This financial crunch also heaps on layers of stress, which is a direct hit to our overall well-being. Think about it: higher cortisol levels, restless nights, and a wandering mind — these are everyday struggles for those fretting about money. 

Stress is one of the largest contributors to poor health. It has the ability to cloud my thoughts and impact my sleep, making it difficult to focus and remember things. In addition, stress can also aggravate the symptoms of my RA. 

Stress can also cause me to take part in unhealthy behaviors for comfort, like eating high-sugar or salty foods, drinking alcohol or taking too much cannabis. Being stuck at home bored can increase these tendencies. 

Stress doesn’t just hover; it engulfs me. Advocating for myself or prioritizing self-care becomes a challenge when there are bills staring back at me and mouths waiting to be fed. 

The Mental Health Impact: Anxiety, Depression, and Guilt 

Struggling to provide for oneself and one’s family can lead to feelings of guilt. Additionally, the uncertainties about the future may cause anxiety and contribute to debilitating depression. When inflation pushes people to compromise on health care and nutrition, these feelings intensify. 

I don’t just have myself to feed, I am the single mom of a growing 10-year-old son. I find myself fearing how much groceries will cost as he gets older and grows bigger.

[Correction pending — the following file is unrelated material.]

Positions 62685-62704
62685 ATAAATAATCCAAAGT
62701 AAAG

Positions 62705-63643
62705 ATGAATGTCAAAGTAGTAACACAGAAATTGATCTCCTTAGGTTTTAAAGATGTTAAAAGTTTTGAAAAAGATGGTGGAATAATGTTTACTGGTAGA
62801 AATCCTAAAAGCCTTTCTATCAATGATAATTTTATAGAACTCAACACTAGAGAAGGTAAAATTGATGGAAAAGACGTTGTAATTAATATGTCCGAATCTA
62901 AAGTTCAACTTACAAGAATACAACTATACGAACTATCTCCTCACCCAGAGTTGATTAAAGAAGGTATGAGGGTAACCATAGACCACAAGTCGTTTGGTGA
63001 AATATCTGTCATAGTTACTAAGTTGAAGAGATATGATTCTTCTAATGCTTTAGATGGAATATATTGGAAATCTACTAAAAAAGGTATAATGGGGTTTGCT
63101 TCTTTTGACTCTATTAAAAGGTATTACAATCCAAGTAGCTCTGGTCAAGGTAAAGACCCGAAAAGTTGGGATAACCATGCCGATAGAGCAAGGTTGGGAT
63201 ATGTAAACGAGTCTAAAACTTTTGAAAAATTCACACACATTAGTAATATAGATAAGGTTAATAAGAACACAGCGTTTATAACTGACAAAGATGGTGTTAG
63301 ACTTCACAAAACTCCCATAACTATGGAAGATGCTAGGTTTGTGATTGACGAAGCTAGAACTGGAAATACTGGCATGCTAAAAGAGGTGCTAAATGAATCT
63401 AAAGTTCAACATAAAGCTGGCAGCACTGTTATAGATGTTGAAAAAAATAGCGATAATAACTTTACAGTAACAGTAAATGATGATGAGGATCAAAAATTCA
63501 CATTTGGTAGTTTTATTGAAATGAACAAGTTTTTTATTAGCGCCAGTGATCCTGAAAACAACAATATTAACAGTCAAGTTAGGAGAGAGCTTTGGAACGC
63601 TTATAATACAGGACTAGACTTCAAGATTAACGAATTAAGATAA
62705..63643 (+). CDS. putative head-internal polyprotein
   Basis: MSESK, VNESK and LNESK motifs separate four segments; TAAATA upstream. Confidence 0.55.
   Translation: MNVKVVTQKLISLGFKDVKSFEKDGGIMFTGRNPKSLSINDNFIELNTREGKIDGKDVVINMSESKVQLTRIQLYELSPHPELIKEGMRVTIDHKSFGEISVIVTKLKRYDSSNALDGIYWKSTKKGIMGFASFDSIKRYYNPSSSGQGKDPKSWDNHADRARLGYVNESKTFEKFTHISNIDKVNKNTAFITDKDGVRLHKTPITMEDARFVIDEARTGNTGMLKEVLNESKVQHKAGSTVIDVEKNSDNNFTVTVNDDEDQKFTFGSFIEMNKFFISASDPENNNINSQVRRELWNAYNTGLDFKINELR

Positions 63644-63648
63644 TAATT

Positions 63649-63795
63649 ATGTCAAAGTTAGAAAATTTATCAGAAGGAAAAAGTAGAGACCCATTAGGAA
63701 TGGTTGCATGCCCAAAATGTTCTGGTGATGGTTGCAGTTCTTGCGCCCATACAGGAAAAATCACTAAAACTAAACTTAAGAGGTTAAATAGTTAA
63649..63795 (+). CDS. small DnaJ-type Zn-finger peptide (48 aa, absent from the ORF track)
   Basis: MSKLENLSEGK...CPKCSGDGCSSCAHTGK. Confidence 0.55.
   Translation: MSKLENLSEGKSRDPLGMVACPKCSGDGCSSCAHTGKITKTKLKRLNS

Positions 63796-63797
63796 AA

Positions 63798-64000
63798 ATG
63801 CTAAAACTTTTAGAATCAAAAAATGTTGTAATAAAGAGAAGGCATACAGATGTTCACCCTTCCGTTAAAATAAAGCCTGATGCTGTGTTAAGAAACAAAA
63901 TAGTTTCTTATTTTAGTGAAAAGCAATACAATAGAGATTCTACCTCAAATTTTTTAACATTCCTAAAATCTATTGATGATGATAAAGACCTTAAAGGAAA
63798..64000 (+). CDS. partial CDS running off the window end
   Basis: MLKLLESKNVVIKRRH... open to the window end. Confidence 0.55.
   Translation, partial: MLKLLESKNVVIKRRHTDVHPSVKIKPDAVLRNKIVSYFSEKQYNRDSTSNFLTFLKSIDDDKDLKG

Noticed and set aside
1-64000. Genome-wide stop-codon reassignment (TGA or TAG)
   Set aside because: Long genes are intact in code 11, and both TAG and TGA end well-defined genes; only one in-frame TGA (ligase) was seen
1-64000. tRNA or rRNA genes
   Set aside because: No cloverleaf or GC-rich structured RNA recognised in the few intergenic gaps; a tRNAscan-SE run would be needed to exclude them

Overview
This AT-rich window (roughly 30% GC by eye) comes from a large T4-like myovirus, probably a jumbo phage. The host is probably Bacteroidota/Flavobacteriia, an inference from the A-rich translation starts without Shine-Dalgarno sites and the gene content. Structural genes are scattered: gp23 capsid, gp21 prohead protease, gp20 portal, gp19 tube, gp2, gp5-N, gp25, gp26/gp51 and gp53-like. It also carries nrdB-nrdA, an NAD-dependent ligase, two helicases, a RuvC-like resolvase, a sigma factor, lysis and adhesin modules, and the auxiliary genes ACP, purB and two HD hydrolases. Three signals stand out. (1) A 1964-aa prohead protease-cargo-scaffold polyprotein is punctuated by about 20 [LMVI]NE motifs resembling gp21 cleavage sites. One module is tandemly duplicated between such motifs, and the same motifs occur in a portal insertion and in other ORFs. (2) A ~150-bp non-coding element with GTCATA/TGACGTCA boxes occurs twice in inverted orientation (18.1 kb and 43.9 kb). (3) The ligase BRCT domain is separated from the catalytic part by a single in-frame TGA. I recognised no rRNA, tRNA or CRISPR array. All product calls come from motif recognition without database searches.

On top of worries about the basic cost of living, being a single mom on disability brings its own set of guilt. There is no money for extra programs or activities outside of school or daily living, this weighs on me.  

Compromised Nutrition and Lack of Treatment Options 

People on disability often have specific medical conditions that require special diets and treatments, which don’t come cheap, especially with soaring inflation. Maintaining good health becomes an uphill battle due to rising costs.  Read “How to Eat Anti-Inflammatory Foods and Exercise on a Budget.” 

About a week and a half’s groceries for me and my son, who’s just stepped into puberty, cost around $300 — and that’s just the basics. Nutritious food, once within my budget, has now become a luxury as prices have doubled or even tripled. It’s a lot easier to purchase processed packaged food over fresh produce. Grocery shopping has turned into a session of stress and sadness, missing the times when I could feed both of us better. 

There’s also the skyrocketing costs of alternative therapies or relief products that provide crucial support for many people on disability but are often not covered by standard insurance policies or government support programs.